Edmund Randolph to Edmond Charles Genet1
Philadelphia Feby. 5. 1794
I do myself the honor of informing you that the French Ship L’Orient of Bengal now lying in the port of Philadelphia attracts the attention (and excites the suspicion) of the Executive.2 It is represented that on her arrival she (had a complete military equipment and belonged to the East India Company)
(of L’Orient) —that possession has been since taken of her under your authority for the use of the French Nation—that as an Evidence of her being destined to be used on public service the uniform of France appears to be worn by those who are attached to her and that she is to be commissioned here4 to cruise upon the other belligerent Powers. This last circumstance when connected with those preceding will if it be true be immediately seen to infringe the rules prescribed by the President5 of The UStates, and therefore (deserves an inquiry on
our part. You will permit me to hope for an answer whether a
Commission has been and is intented to be given to the L’Orient to
cruise on the enemies of France—and I ask this the rather because a
candid Exposition on one side of what produces suspicion, and a
similar reply on the other promises a continuance of that harmony
which it will always be my wish to maintain.)
Note at foot
Corrections are proposed according to the Interlineations. The word harmony which has a personal reference to Mr Genet appears particularly exceptionable under the circumstances.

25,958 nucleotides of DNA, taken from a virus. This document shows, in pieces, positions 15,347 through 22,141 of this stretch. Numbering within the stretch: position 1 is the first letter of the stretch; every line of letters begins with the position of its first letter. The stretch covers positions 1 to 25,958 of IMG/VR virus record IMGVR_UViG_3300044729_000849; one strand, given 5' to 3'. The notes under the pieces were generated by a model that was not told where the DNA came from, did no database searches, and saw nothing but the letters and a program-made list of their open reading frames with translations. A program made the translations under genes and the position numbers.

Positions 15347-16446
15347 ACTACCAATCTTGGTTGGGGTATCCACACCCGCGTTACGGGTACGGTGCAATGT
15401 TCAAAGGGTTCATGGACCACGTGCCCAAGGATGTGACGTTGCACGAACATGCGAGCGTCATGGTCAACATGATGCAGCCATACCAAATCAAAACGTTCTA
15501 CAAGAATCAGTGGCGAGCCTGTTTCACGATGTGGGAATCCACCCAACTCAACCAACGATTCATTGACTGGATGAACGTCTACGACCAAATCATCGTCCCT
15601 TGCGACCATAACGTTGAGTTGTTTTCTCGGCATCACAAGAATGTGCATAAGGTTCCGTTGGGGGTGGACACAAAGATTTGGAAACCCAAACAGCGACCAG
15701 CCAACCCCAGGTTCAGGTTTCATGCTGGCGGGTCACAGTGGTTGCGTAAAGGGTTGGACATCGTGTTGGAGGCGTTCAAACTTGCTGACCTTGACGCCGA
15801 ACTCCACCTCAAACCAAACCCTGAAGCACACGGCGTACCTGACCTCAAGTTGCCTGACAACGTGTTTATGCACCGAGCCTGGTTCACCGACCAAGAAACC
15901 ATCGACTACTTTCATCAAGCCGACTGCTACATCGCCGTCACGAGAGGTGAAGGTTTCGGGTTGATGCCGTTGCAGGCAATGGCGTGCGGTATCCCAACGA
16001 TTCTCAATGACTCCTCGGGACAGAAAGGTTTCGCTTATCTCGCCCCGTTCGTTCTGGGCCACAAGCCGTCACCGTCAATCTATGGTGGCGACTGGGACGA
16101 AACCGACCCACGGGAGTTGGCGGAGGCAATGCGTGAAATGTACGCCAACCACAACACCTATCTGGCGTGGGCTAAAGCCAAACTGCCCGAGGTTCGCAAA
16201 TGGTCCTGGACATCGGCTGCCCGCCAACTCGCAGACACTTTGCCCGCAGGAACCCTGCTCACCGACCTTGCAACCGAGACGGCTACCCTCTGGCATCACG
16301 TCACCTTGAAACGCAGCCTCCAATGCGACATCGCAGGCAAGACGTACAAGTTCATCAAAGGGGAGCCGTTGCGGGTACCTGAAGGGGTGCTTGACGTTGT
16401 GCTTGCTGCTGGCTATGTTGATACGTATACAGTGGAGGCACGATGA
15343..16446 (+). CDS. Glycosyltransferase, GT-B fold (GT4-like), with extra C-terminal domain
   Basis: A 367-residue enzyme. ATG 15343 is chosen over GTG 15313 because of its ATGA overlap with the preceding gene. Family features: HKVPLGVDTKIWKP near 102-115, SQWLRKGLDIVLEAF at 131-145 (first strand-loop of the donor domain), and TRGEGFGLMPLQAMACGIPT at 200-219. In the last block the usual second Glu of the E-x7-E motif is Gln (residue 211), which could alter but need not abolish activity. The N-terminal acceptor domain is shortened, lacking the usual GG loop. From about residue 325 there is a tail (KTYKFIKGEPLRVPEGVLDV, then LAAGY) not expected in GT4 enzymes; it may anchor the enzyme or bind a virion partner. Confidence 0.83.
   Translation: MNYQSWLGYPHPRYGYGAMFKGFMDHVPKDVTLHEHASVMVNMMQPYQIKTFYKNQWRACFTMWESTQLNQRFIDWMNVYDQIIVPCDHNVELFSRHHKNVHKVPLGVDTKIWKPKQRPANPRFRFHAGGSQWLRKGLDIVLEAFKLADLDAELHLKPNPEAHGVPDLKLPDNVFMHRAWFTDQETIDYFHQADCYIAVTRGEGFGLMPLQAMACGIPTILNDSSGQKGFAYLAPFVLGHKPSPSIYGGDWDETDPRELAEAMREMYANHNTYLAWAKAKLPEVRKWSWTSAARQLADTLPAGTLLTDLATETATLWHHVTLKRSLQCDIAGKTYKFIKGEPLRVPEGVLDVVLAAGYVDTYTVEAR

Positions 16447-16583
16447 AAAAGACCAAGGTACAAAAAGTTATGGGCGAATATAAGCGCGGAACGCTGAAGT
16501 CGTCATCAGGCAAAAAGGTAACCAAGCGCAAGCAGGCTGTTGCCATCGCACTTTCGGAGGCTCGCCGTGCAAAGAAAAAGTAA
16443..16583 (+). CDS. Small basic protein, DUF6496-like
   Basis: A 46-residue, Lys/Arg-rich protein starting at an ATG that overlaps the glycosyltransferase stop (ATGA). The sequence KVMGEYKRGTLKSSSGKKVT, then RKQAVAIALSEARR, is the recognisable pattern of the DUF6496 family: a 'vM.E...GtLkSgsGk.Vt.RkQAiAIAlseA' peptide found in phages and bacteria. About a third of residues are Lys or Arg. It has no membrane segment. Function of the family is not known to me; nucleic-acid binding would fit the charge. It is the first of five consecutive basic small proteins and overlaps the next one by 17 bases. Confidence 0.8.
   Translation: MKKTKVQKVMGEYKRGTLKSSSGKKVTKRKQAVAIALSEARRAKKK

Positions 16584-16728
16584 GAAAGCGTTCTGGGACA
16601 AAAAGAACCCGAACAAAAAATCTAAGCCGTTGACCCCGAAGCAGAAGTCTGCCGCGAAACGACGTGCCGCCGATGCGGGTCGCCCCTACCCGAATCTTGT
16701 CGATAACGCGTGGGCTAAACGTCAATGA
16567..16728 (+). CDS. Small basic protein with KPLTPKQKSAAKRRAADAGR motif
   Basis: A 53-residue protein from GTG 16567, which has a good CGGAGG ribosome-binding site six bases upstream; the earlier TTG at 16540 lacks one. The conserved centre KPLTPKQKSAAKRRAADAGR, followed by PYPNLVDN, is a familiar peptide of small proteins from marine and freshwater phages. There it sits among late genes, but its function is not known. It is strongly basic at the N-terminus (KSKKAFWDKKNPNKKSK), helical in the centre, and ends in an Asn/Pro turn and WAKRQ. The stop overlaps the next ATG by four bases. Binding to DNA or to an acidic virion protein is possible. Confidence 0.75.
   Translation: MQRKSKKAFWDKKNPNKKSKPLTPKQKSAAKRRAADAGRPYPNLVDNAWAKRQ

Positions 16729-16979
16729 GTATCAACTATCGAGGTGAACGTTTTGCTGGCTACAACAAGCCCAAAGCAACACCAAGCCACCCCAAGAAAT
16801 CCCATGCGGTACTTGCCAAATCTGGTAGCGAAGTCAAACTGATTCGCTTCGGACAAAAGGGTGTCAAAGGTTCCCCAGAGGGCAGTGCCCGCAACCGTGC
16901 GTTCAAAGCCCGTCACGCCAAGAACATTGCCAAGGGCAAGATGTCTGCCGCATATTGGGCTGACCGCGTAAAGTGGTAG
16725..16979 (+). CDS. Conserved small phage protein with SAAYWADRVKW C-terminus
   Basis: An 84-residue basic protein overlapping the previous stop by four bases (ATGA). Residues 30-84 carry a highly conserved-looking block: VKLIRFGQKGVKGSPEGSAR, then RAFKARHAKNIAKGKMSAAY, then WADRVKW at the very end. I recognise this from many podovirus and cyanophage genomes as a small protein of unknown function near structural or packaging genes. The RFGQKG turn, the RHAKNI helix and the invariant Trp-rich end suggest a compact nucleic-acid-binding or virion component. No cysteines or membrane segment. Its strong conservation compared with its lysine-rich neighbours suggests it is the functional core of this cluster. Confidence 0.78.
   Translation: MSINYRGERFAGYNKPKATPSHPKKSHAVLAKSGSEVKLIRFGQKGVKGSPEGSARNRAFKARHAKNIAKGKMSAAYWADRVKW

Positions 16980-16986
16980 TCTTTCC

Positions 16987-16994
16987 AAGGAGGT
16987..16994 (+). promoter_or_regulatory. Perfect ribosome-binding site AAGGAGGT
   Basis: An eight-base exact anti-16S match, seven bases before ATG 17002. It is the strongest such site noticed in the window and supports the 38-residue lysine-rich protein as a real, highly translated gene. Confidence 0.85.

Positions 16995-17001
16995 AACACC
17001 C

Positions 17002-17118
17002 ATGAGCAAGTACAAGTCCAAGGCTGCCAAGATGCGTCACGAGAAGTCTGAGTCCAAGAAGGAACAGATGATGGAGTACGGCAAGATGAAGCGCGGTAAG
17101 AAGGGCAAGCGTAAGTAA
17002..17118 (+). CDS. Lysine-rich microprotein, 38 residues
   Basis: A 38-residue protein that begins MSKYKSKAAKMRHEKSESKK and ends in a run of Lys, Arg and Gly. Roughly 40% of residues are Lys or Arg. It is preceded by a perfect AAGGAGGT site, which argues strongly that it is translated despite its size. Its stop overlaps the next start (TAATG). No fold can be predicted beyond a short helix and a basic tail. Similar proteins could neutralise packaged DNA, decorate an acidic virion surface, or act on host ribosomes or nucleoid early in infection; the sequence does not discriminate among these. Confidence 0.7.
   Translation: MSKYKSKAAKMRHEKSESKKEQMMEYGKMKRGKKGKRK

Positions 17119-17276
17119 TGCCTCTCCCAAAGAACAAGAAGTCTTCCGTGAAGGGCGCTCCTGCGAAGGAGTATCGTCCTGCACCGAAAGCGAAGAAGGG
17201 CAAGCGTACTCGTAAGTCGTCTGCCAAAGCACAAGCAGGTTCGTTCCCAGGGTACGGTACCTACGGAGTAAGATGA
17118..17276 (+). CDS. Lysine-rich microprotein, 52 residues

☞ The corrections proposed are the interlineations marked thus =.
Df, in the handwriting of H, Hamilton Papers, Library of Congress.
H endorsed this draft “Copy of a Letter proposed by the Secy of State to Mr. Genet with corrections.” Many of the corrections which H proposed were used in the letter which Randolph sent to Genet on February 7, 1794 (LC, RG 59, Domestic Letters of the Department of State, Vol. 6, January 2–June 26, 1794, National Archives).
2. In the letter which Randolph sent to Genet “government” was substituted for “Executive.”
3. In the letter which Randolph sent to Genet “of some company in France” was substituted for “the property of the French East India company.”
4. “Within the United States” was used in the letter which Randolph sent to Genet.
5. The letter which Randolph sent to Genet reads as follows from this point: “and now demands the repetition of the former declaration, that the giving of such a commission is inadmissible. You will suffer me therefore to expect an answer, explanatory of this affair, and, if any intention of commissioning the L’Orient has been entertained, that it will be renounced. The removal of suspicion at its earliest stage is the surest mode of continuing between the United States and France that harmony which it will be always my wish to maintain.”